Manufacturer:AMD UK price (as reviewed): TBC US price (as reviewed): $135 (ex VAT) MSRP
AMD A8-3850 Review
Earlier this month AMD launched its first line of Llano-based A-series APUs (accelerated processing unit); the company’s fusion of its K10 CPU architecture with a Radeon GPU on a single chip.
Unfortunately, though, for those considering a Llano self-build, this first launch, with parts codenamed Husky, was aimed at laptop manufacturers and PC manufacturers. As such, anyone wanting to build a Llano-based desktop themselves has had to wait to get their hands on AMD’s new processors. This wait is now over, however, as today sees the official launch of the desktop versions of AMD’s Llano-based A-series APUs, codenamed Lynx.
Like the low-power Brazos-based E-series APUs that AMD launched in February this year, the Lynx APUs mark a change of strategic direction for AMD towards a more integrated approach. To this end, AMD claims that the A-series is the first range of processors to offer a competent on-board graphics processor alongside a quad-core CPU, hopefully meaning that the market can dispense with the invariably woeful low-end GPUs that find their way into office and budget PCs.
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AMD plans to start this revolution with the four APUs that it launches today, which are split over two ranges - the A8-series and the A6-series. The two series are differentiated by both their CPU clock speeds and their on-board GPUs; the pair of A8 processors sport a Radeon HD 6550D GPU with 400 stream processors, while the A6-series chips have a Radeon HD 6530D GPU with 320 stream processors. As well as having a higher number of stream processors, the HD 6550D GPU inside the A8 processor also runs faster, with a core frequency of 600MHz as opposed to the 443MHz HD 6530D found in the A6-series.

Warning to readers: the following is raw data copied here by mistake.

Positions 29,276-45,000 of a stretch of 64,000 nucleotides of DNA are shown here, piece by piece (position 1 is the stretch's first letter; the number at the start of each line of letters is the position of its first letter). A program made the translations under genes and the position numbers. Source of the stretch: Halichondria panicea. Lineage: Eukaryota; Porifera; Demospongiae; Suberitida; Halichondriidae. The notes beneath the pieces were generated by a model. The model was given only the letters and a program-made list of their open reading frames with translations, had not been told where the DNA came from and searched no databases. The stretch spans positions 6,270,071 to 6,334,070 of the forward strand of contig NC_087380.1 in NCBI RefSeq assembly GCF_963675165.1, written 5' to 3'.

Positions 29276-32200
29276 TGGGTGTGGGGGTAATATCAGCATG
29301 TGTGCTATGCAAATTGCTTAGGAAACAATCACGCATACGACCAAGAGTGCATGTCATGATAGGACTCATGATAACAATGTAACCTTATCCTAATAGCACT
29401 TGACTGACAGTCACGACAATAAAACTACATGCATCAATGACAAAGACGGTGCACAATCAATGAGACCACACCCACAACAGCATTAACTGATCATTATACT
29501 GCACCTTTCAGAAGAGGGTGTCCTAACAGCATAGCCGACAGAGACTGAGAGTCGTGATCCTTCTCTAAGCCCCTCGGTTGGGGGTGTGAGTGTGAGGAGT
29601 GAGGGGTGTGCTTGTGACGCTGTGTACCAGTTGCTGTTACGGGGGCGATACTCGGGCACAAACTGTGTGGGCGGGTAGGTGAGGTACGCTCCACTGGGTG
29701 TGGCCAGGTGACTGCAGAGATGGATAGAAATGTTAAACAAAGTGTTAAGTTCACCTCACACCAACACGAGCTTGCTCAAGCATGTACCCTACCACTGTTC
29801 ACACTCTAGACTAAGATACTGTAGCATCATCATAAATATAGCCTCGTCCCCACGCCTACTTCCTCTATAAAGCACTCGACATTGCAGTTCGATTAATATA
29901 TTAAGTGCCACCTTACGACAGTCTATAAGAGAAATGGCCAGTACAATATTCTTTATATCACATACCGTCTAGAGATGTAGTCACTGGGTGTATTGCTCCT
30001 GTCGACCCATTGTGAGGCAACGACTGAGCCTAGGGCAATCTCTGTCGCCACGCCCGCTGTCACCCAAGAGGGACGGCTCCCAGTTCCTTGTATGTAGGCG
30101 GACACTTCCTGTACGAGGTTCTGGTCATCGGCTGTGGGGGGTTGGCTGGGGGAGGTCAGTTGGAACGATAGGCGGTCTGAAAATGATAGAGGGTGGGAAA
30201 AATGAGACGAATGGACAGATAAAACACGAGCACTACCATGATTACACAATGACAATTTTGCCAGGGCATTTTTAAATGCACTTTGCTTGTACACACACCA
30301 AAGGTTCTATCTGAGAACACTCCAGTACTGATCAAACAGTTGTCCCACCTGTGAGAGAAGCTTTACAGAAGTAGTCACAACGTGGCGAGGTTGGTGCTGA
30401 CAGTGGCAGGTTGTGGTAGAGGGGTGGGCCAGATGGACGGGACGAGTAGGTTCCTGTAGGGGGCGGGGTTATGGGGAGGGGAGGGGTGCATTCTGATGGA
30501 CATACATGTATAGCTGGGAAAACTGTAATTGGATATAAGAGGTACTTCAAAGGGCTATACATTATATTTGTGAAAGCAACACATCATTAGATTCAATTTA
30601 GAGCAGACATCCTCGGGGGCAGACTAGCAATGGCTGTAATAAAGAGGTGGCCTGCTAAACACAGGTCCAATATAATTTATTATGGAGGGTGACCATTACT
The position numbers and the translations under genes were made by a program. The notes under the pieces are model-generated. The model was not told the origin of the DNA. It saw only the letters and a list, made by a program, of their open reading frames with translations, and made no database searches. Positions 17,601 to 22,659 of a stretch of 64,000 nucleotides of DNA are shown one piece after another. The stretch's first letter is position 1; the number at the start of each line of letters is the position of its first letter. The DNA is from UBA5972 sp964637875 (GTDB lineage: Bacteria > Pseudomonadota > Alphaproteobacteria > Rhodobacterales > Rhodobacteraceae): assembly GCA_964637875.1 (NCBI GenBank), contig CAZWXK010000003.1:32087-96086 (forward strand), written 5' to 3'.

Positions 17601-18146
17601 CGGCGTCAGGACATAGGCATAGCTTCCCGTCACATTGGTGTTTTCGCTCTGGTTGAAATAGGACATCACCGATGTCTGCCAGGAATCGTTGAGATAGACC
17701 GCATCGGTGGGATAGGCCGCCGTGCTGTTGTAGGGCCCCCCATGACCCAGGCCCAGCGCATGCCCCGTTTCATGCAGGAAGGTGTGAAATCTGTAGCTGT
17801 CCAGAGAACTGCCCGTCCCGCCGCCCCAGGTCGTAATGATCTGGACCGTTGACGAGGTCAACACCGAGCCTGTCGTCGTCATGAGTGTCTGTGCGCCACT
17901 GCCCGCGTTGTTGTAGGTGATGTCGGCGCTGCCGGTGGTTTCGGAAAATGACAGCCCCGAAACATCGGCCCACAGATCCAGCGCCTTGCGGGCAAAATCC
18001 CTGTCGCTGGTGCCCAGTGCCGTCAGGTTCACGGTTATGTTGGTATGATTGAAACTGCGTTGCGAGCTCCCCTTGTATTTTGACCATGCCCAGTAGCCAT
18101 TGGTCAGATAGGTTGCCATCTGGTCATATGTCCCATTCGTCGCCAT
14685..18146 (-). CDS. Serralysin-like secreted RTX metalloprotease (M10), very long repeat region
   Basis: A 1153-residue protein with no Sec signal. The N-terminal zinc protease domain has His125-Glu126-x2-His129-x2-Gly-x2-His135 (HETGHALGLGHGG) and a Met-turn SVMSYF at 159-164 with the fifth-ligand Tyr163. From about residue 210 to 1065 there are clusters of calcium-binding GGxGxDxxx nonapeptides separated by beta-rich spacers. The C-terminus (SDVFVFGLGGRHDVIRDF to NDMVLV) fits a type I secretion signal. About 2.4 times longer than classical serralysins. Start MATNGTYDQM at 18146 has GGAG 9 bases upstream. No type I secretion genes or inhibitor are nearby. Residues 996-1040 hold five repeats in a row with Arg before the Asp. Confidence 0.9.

The range is further divided by different CPU clock speeds. The two quad-core APUs at the top of the A8- and A6-series, the A8-3850 and the A6-3650, run at a frequency of 2.9GHz and 2.6GHz respectively (although they clock down via Cool‘n’Quiet when idle), and boast a rather hefty 100W TDP to match.
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The two more junior members of the range, the A8-3800 and the A6-3600, also support AMD’s Turbo Core technology, meaning that their clock speeds will adjust dynamically depending on the demands placed on them. The A8-3800 runs at a frequency of 2.4GHz, increasing to 2.9GHz with Turbo Core enabled, while the A6-3600 runs at a frequency of 2.1GHz and rises to 2.4GHz with Turbo Core. Both of these lower-end APUs also have a much lower TDP of just 65W.
The CPU cores that provide this disparity are based on the rather grandly titled Stars core design, although this is really just a tweaked 32nm version of the 45nm Phenom II core. This means that the CPU at the centre of the AMD’s new APU is still based on the old K10 architecture, which has fared poorly against Intel’s competing Core architecture in the past.
However, a feature that AMD’s Lynx APUs offers over the competing chips from Intel is memory compatibility. Each of the A-series processors will be compatible with DDR3 memory running at up to 1,866MHz, rather than the 1,333MHz memory that Intel’s budget CPUs need. As this memory is shared between the APU’s CPU and GPU, this could offer an easy route to increased graphics performance simply by using faster memory.
The Llano architecture also includes a dedicated Unified Video Decoder (UVD), enabling the APU to offload video playback from both the CPU and GPU, and without the reliance of DirectX Video Acceleration (DXVA).
To complement the launch of the A8 and A6 series of APUs, AMD is also releasing a pair of motherboard chipsets - the A55 and A75. Each will support RAID and hard disks of more than 2.2TB in size, but the premium A75 chipset also provides six SATA 6Gbps ports and four USB 3 ports.